Dance in Review

Court Theatre’s production of Harvey tells the fable of Elwood P. Dowd.

Played wonderfully by Timothy Edward Kane, Dowd is an independently wealthy bachelor whose immense warmth and engaging demeanor earns him friendship readily with everyone. This includes the 6’ 3½” tall white rabbit, Harvey, who for most of the play, only he can see.

Elwood lives on the estate of his late mother, where his sister, Veta Louise (Karen James Wodistch) and young adult niece Myrtle Mae (Sarah Price), have moved from Des Moines, with hopes of climbing the social ladder. But they are thwarted by Elwood’s eccentric behavior – his ongoing conversations with Harvey are off-putting to polite society. They decide to have him committed to a mental institution.

Harvey won a Pulitzer in 1944 for playwright Mary Chase (beating Tennessee Williams the Glass Menagerie, no less), and became a movie with James Stewart in 1950 –  the version of Harvey people know. No one would get these scripts confused; Williams is objectively the better writer. 

Yet Harvey has momentum, and even reaches a moment of power – which is why it is beloved by many.

Chase’s character Elwood P. Dowd reminds us of Tom Hanks in Forrest Gump, someone floating above the fray, dispensing homespun wisdom and soothing the turmoil of those around him. (The play was revived famously with Big Bang Theory’s Jim Parsons in the lead on Broadway five years ago.)

Director Devon de Mayo has maintained the piece in its 1944 time frame, almost a requirement given the script. Artifacts of period mental healthcare like shock therapy, hydrobaths, and a vaguely sadistic undercurrent among the hospital staff are unsettling, and form the basis of much of the humor: As Veta attempts to commit Elwood, she ends up in a cell instead. Upon her escape, she tells of being forcibly stripped and placed in a hot bath by an attendant she describes as a “whoremaster.” I think that was cut from the film.

Chase has also delved into Irish myth with Harvey. The rabbit is a Pooka, in Celtic lore a shapeshifter that could tell the future, and visit outcasts to improve their lives. 

Court Theatre’s production of Harvey goes for the broad humor, and a sort of mad-cap pacing from screwball comedies. And the audience was laughing from the get go, though I was not caught up in the frivolity, at least not right away.   

Timothy Kane as Elwood P. Dowd provides the anchoring performance for all the froth on stage. Kane is a most remarkable comedic actor – hilariously funny in One Man-Two Guvnors at Court Theatre last year.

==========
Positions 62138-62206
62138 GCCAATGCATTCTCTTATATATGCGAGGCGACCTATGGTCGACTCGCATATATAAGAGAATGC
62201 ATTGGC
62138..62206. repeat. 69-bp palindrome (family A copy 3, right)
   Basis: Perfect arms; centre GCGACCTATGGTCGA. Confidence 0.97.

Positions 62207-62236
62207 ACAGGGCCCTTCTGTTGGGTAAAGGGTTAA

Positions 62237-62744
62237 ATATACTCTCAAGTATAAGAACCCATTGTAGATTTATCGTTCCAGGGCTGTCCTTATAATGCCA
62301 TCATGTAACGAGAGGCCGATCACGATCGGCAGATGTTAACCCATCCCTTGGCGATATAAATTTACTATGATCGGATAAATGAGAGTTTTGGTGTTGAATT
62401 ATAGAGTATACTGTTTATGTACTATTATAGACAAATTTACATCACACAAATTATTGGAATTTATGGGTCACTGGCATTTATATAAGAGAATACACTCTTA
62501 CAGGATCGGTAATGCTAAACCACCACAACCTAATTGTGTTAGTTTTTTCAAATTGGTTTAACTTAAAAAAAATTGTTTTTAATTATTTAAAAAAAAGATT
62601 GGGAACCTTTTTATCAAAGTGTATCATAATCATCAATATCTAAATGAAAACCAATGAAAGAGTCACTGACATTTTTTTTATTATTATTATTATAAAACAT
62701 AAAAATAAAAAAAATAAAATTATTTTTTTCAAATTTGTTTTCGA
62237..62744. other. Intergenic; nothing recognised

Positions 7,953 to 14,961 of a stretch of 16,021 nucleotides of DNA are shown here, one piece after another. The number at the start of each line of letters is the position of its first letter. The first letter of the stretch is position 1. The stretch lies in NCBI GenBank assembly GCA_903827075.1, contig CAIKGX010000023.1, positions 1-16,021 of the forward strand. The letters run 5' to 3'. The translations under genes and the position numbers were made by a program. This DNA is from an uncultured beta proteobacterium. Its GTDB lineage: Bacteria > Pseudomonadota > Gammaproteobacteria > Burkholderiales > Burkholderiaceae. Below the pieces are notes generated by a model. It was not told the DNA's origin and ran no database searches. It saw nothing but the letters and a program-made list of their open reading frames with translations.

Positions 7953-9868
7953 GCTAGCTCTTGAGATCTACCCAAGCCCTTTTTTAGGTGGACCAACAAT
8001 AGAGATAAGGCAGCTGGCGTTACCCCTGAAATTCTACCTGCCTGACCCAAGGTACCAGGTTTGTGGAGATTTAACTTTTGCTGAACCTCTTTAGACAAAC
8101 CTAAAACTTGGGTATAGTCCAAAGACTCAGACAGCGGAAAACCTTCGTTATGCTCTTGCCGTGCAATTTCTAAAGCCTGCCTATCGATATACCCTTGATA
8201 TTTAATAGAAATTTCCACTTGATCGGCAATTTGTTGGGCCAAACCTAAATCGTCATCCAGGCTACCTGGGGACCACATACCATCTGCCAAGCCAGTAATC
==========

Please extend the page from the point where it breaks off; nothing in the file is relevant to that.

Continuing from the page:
Kane’s Elwood hooks us in a soliloquy on how to live properly, building soon after to the climactic scene that gives the play it’s heft.

Here Kane turns on Elwood’s magic, playing admirably against Amy Carle, who also shines in the scene as cabby E.J. Lofgren. Elwood is about to be treated at the mental institution to end his visions of Harvey, when the cabby appears, angrily demanding the fare be paid before Elwood gets his treatment.

But then the cabby succumbs to Elwood’s charms as he pays her. When Elwood exits to meet his fate and loose his Pooka, the cabby explains to the family that other patients he has driven who are treated also lose their goodness, and become just like regular people – mean spirited and venal. That's why she wanted to be paid first - to get a bigger tip.

This scene is a clincher and saves the play. 

Maybe it is the writing, or perhaps the timing and delivery were a bit off, but it felt as though every character in this production were defining their role independently of each other. The chemistry worked reasonably well between Lyman Anderson, MD, (Erik Hellman) and Ruth Kelly, RN (Jennifer Latimore brought a grace to the role). Woditsch, Price, and A.C. Smith as William Chumley, MD didn’t make me laugh. And it seemed Jacqueline Williams was a too dour for the role of Judge Mara Gaffney - perhaps not a good casting choice.  

Kudos on the set and lighting. Harvey plays through June 11 at Court Theatre in Hyde Park

Published in Theatre in Review

 

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